Greenback finds form ahead of NFP's
The U.S dollar continued its solid run overnight as investors looked to signs employment is steadily improving, amid further milestone highs from U.S equities.
The ADP employment gauge showed 198,000 new jobs added to the private sector in February, in excess of the 170,000 expected. January's growth originally reported at 192,000 was also revised to 215,000. The out-performance from the ADP report is a particular good sign ahead of Friday's official employment report and may also suggest concerns surrounding the impending budget cuts have failed to discourage U.S businesses from hiring.
The greenback is in the unique position of attracting demand in two very different types of market environments. On one hand the U.S dollar retains its safe-haven attributes which can intermittently strengthen its appeal in times of adversity, while positive economic signposts have broadly worked in the dollars favor as markets attempt to define how long the fed will maintain extraordinary levels of economic stimulus.
Should the data pulse continue to materially outpace expectations, we're likely to see intermittent bouts of greenback strength as markets continue to ponder when the Fed will begin scaling back on asset purchases.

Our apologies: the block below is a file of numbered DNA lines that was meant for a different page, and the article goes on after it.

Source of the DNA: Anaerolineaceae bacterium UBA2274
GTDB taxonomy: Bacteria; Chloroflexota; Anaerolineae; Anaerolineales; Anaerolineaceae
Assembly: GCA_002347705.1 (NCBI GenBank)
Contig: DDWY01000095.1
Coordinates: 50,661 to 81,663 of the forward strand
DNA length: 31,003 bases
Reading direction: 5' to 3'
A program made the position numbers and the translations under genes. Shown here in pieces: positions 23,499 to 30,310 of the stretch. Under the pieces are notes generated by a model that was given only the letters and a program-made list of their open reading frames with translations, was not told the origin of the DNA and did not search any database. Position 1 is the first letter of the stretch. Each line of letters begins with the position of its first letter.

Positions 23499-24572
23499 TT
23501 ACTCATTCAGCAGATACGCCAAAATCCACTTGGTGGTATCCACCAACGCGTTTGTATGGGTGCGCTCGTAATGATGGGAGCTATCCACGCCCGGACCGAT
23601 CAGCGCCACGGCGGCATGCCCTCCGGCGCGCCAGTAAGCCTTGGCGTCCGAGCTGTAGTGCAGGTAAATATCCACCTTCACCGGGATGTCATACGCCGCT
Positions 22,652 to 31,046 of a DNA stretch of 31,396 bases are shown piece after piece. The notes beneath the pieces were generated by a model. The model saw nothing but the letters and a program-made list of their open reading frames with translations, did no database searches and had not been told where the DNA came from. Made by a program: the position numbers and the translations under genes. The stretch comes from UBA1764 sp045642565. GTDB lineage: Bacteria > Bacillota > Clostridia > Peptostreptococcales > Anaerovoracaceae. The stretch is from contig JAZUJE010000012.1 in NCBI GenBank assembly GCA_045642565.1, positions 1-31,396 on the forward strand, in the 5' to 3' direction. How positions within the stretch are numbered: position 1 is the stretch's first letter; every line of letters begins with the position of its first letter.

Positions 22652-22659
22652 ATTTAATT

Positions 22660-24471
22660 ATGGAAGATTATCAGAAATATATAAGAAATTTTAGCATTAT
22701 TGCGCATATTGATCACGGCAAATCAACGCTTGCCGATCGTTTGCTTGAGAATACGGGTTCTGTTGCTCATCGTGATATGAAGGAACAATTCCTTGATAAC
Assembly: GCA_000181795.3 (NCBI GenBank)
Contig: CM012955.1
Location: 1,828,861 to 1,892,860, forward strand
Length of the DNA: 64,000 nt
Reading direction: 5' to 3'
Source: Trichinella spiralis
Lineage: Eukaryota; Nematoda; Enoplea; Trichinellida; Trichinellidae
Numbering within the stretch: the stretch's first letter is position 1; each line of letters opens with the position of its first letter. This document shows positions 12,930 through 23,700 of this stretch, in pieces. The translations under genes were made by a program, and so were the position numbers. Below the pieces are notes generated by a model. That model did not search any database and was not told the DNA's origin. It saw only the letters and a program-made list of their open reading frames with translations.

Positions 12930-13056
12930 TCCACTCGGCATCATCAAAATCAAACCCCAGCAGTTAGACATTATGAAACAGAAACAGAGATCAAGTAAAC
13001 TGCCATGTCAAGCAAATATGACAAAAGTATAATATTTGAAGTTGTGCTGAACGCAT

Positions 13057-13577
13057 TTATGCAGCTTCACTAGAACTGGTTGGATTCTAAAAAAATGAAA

Still, there remains a level of confidence the Fed will not suddenly scale back ultra accommodative stimulus measures. Vice chair of the Fed, Janet Yellen defended the Fed's stimulus initiatives in a speech earlier this week, noting: "I view the balance of risks as still calling for a highly accommodative monetary policy to support a stronger recovery and more rapid growth in employment." Adding, "at this stage, I do not see any that would cause me to advocate a curtailment of our purchase program."
In short, there are a series of factors at play, and while we view feedback from the top echelons of the Fed as broadly dovish, markets continue display a willingness to look further into the future. The future is of course tighter policy from the Fed, implying the scaling back of quantitative easing as the economy regains composure.
This phenomenon (of solid U.S data translating to a stronger greenback) has been broadly negative for currencies generally considered to get a leg-up in 'risk-on' environments. In particular, the kiwi and Aussie dollars recorded moderate losses, and the Euro resumed a downward trajectory below the $US130-figure.
At the time of writing the Australian dollar is buying 102.3 US cents and we judge a broad band of supportive behavior from 102 US cents and above to contain losses in the domestic session. Trade balance is coming up at 11.30 am which is expected to show a deficit widened to A$500 million in January, from a previous 427 million. Local markets will also be watching for feedback from the Bank of Japan as their two day monetary policy meeting finishes today.
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